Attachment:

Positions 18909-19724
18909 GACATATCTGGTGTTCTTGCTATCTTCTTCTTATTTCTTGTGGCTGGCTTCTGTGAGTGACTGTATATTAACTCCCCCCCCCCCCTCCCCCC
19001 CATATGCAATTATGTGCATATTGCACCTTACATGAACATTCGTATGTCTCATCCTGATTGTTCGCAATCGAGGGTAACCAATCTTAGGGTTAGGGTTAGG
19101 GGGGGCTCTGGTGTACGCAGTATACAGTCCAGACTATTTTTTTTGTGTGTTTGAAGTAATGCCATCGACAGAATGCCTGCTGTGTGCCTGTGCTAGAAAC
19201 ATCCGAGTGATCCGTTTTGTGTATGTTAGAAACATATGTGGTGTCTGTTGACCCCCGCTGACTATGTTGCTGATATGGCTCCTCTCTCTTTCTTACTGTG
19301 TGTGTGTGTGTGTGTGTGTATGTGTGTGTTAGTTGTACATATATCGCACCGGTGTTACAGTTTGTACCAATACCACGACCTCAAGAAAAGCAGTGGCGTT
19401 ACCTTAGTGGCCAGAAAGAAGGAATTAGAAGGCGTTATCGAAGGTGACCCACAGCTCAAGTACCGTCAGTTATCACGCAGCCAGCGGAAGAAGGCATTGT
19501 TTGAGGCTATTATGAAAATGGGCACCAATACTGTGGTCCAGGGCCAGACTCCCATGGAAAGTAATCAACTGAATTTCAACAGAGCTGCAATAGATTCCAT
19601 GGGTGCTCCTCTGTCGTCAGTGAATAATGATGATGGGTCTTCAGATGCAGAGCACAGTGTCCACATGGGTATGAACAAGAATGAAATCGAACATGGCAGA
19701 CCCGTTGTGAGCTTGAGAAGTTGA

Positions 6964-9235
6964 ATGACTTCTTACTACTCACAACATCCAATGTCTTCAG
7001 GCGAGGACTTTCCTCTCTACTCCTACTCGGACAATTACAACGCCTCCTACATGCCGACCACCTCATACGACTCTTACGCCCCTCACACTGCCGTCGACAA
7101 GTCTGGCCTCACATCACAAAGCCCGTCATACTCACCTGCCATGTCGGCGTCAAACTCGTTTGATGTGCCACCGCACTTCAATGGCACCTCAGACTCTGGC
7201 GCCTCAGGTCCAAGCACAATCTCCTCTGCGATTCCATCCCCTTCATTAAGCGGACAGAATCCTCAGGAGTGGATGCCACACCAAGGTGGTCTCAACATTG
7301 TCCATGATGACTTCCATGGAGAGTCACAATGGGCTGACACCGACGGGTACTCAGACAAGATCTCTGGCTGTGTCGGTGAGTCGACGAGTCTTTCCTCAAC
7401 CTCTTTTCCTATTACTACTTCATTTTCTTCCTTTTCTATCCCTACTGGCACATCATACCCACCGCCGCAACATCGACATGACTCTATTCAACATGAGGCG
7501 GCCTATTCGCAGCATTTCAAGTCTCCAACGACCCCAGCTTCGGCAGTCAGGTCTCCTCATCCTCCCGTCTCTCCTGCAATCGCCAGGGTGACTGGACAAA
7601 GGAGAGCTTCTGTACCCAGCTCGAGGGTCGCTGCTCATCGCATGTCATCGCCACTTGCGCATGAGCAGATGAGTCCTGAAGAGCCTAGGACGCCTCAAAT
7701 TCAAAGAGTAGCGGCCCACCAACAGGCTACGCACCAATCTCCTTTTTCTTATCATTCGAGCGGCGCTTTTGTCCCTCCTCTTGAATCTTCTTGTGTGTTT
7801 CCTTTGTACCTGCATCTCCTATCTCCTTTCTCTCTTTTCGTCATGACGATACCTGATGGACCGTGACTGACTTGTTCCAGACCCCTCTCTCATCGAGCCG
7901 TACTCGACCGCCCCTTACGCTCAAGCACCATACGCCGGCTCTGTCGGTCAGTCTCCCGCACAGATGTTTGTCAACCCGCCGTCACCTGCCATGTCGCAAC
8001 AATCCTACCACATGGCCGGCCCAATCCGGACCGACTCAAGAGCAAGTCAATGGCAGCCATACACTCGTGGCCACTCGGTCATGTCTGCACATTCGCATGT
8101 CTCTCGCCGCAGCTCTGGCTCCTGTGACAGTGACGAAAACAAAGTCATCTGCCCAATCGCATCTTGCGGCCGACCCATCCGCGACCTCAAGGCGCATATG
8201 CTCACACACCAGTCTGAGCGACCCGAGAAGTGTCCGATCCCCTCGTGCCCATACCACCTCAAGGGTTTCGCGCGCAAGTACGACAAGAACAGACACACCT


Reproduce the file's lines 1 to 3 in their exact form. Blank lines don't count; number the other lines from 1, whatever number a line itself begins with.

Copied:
Positions 18909-19724
18909 GACATATCTGGTGTTCTTGCTATCTTCTTCTTATTTCTTGTGGCTGGCTTCTGTGAGTGACTGTATATTAACTCCCCCCCCCCCCTCCCCCC
19001 CATATGCAATTATGTGCATATTGCACCTTACATGAACATTCGTATGTCTCATCCTGATTGTTCGCAATCGAGGGTAACCAATCTTAGGGTTAGGGTTAGG